Brent Easley: Tennessee to set example in 2014

Last year, Tennessee made great strides to improve public education. State leaders worked tirelessly on behalf of our students by passing meaningful reforms like mutual consent and modifying outdated pension plans.
Jan 20, 2014

Last year, Tennessee made great strides to improve public education. State leaders worked tirelessly on behalf of our students by passing meaningful reforms like mutual consent and modifying outdated pension plans.

And for those that try to defend the status quo in education, Tennessee’s exceptional improvement on the National Assessment of Educational Progress provided further proof that meaningful education reform policies work. 

And as Tennessee becomes a national example for reform, citizens across the state recognize that positive work is being done. In a poll conducted by Public Opinion Strategies, 93 percent of Tennesseans said they want change of some kind to their public education system, and a majority of those indicated there should be major change.

StudentsFirst is ready to work with legislators on these important education issues and ensure the voices of parents and teachers are part of the conversation.

As we enter into another legislative session, we must press on. And in doing so, utilize the StudentsFirst State Policy Report as a resource. 

Built on StudentsFirst’s experience, education research, and evidence from successful school districts, this report assess the performance of states in three critical areas, elevating the teaching profession, empowering parents and spending public dollars wisely. 

While Tennessee improved its grade from last year and climbed in the national ranking, there is still much more the state can do to provide an education environment that sets all kids up for academic success.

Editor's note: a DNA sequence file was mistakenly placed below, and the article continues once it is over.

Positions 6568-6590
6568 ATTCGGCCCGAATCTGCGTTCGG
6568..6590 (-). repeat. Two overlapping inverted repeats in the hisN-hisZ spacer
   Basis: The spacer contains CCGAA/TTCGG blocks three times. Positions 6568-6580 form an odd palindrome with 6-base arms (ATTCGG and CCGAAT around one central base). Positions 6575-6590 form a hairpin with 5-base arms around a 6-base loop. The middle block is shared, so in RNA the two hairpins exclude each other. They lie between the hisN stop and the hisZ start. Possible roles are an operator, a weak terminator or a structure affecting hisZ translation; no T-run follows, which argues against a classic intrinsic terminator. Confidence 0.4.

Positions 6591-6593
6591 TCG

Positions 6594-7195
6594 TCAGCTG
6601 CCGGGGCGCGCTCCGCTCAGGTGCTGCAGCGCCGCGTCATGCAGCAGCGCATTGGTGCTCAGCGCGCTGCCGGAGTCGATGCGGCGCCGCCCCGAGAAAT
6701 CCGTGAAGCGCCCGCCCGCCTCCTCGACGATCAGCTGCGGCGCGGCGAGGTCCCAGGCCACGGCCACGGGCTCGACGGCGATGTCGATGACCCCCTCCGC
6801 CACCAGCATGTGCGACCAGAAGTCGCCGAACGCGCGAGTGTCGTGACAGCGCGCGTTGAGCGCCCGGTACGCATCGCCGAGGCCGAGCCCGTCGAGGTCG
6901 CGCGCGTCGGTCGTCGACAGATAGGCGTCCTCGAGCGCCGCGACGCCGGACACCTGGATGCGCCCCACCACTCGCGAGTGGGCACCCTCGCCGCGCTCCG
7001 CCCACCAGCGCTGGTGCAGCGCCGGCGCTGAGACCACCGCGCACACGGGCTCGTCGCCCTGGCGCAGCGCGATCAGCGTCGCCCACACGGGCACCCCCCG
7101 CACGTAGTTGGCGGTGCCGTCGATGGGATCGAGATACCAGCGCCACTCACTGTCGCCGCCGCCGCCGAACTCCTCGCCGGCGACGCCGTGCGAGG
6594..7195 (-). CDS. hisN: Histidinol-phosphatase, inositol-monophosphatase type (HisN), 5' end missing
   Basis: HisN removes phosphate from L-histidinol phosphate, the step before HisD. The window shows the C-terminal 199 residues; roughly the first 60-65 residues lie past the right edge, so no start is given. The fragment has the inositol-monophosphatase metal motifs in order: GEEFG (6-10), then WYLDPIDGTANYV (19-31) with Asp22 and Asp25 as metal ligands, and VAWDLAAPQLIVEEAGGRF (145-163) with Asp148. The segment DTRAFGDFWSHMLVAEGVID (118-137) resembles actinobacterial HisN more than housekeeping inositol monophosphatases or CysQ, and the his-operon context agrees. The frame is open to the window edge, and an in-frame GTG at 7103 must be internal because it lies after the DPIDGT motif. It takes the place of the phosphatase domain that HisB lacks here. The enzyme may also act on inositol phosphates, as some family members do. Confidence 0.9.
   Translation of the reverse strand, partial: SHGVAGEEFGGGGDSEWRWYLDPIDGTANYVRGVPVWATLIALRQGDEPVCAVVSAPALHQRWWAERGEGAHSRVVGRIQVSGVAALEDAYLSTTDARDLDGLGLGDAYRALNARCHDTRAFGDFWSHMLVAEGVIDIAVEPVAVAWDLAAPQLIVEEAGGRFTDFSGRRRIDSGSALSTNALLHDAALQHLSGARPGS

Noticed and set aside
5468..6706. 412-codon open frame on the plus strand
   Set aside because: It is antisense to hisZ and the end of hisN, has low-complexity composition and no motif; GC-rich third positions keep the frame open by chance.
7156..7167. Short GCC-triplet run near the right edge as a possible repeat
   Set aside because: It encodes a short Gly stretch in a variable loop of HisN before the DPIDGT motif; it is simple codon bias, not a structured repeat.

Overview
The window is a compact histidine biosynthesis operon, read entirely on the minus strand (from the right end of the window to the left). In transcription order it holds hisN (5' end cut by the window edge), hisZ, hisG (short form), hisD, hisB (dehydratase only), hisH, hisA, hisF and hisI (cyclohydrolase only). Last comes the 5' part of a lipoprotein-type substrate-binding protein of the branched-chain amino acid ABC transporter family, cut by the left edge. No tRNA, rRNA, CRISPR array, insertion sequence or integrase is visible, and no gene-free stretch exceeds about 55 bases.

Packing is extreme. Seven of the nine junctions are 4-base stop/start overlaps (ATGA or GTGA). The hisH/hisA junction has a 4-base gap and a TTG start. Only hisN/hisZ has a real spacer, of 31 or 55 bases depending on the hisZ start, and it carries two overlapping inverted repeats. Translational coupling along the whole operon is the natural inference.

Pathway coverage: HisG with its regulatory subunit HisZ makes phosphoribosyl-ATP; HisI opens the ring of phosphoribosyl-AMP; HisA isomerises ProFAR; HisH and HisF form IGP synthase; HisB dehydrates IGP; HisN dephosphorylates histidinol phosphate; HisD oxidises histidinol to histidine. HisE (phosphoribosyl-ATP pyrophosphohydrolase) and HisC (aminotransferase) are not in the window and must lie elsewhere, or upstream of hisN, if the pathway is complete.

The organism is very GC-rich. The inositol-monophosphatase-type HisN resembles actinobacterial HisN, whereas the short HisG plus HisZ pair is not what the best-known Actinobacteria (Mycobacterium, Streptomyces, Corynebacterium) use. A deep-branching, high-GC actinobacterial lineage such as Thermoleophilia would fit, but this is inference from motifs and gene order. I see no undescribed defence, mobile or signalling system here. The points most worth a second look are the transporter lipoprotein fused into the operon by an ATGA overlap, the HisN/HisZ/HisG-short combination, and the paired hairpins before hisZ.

As reflected by the report card, Tennessee can continue to build on progress by prioritizing the growth of high-performing charter schools through better authorization and more rigorous accountability, and expanding opportunities for low-income students in low-performing districts by creating a targeted scholarship program.

As the General Assembly prepares for another legislative session, everyone must play an active role. I encourage all Tennesseans to check out the StudentsFirst Policy Report Card and become active in the reform movement in your community. Reach out to legislators, share your personal stories and urge our leaders to pass the transformative reforms that will continue to lead Tennessee into the future.

The 2014 Tennessee State Policy Report Card can be viewed, downloaded and compared to other states on the StudentsFirst report card website at reportcard.studentsfirst.org. 

Brent Easley, a Lebanon native, is Tennessee state director for StudentsFirst.

 

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